E: "Yeah, just like last week."
But you feel that because you're so different that's what makes your friendship work?
E: "Yeah, it helps. She definitely pushes me to cross boundaries I wouldn't normally even go near."
What's the quality in one another that you admire most?
K: "Your discipline."
E: "Her intellect. She's brilliant."
K: "Her discipline, yeah. And she's an incredible painter."
Oh, you paint, as well?
K: "She's an incredible painter."
E: "That's what I went to school for. And I'm doing a series with Charlotte now."
Let's shift gears a bit and talk about the music. Have you guys always played together? How did that come to be?
K: "Um, all the songs on this EP we just put out were written when I was 14. Sean heard a couple of them and wanted to produce an album, so that's why she moved to New York. We've been recording very casually, because Sean's also juggling his band with me and playing with his mom. They're about to record a new Yoko record in a couple of days, and I'll be mixing the ghost record while they're doing that, so we'll be like tag teaming."
Obviously you've changed so much from when you're 14. What is it like playing these songs that you wrote in that age? How have they taken on a different role?
K: "Sometimes, it's frustrating to be playing such old material, but I think we've breathed a lot of new light into it. Since we study music theory, we've written some new chords. Some of them we haven't changed at all, but they definitely take on new meaning as you get older. I was writing a lot about social commentary and relationships…not even that I have necessarily experience, but just that I have observed. Since then, I have experienced them…we both have, actually. So, it seems a little more true to sing them."
Do you think at all about the message that you're making as two women creating music?
K: "I think it's harder for women to work together than men sometimes, but for us it's not because we are so different. We're not competitive at all, and we have really different tastes, but that makes it more interesting, because I have to lean more in the romantic direction, and she has to lean more in the more edgy, weird direction. It's cool. I don't know. I like it."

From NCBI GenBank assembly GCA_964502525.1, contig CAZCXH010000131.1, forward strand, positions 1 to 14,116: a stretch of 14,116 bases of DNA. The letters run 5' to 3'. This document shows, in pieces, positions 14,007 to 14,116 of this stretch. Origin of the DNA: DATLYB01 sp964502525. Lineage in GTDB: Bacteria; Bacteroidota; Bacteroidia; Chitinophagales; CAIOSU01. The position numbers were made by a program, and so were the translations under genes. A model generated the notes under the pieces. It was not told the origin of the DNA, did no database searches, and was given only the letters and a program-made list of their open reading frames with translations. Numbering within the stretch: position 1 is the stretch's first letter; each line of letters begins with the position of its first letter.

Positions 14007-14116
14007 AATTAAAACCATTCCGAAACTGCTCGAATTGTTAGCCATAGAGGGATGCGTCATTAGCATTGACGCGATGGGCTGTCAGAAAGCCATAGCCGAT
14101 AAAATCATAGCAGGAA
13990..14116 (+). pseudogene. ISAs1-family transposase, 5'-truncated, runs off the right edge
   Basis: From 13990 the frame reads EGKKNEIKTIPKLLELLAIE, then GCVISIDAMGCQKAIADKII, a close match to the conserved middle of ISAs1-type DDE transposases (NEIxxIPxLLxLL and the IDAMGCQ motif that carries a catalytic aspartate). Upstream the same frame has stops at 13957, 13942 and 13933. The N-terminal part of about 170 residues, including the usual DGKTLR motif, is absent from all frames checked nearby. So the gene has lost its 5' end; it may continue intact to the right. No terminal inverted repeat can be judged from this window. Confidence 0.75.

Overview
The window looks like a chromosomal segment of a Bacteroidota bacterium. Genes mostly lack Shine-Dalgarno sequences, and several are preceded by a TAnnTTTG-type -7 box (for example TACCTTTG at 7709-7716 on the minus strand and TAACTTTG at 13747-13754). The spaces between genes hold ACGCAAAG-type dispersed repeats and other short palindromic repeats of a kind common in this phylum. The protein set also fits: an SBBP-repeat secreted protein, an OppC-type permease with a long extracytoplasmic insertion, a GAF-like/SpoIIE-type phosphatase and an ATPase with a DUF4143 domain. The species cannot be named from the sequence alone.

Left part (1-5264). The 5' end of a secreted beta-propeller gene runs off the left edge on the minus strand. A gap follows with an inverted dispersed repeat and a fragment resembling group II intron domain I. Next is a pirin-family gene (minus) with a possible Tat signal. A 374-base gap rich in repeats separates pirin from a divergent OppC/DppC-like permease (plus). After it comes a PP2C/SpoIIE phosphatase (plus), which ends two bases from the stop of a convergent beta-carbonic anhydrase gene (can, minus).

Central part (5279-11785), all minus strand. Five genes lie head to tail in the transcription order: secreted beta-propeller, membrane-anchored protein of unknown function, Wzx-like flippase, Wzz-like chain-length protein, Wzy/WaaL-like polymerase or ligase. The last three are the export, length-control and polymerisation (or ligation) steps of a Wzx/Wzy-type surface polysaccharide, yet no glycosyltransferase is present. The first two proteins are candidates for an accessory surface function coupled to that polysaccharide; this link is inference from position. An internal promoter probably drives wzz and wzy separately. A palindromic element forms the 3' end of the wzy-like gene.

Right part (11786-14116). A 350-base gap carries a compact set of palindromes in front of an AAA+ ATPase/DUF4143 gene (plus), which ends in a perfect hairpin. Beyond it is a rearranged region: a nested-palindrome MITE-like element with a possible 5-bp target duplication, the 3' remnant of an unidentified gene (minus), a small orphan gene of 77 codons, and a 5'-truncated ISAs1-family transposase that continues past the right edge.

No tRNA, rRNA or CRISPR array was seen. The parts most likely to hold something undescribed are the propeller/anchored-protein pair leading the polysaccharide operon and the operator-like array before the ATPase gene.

What are some of the themes that the album covers?
E: "A lot of social commentary."
K: "A lot of bird references. I love ornithology."
E: "Every song is very different."
K: "Not a lot of love songs."
There's really only one love song, right?
K: "Yeah, there's just the one love song. And it's kind of a breakup song."
E: "The others are a little more…there's one about…"
K: "They're more sarcastic."
E: "Yeah, they're sarcastic. There's one about a girl who is trying to commit suicide and fails to do so because she gets caught in the fisherman's net. There's one about observations of the world."
K: "When I first started modeling, I felt very cynical about the world because I met a lot of unsavory characters, so a lot of the songs are about that. Oh, and there is one about the bird that I was raising. I used to raise birds in shoeboxes, and one of them died a tragic death. I had taught them how to fly, and the next morning I woke up, and it had flown into the glass window and broken its neck. I was really heartbroken, so I wrote a song about that."
How would you describe your own style and the style of each other? You obviously have really defined styles that are also so different.
E: "They are so different. We both like vintage things, but I like things that are more girly, a little bit more feminine and flowery and lyrical, and Charlotte likes things…. Well, [to Kemp] you like those things, too, but she also gives it a twist."
K: "I like Lolita-esque stuff, but I also like to be a boy, too. I can't make up my mind if I want to be Lolita or a boy."
E: "She mixes and matches a lot."
Where are some of the places you draw inspiration from?
K: "Pre-20th century."
E: "Oh, yeah, definitely. Victorian era, the Renaissance. Yeah, that's kind of our thing."
K: "I love that whole aesthetic. Victorian science, especially. Like, anatomy. Old anatomy."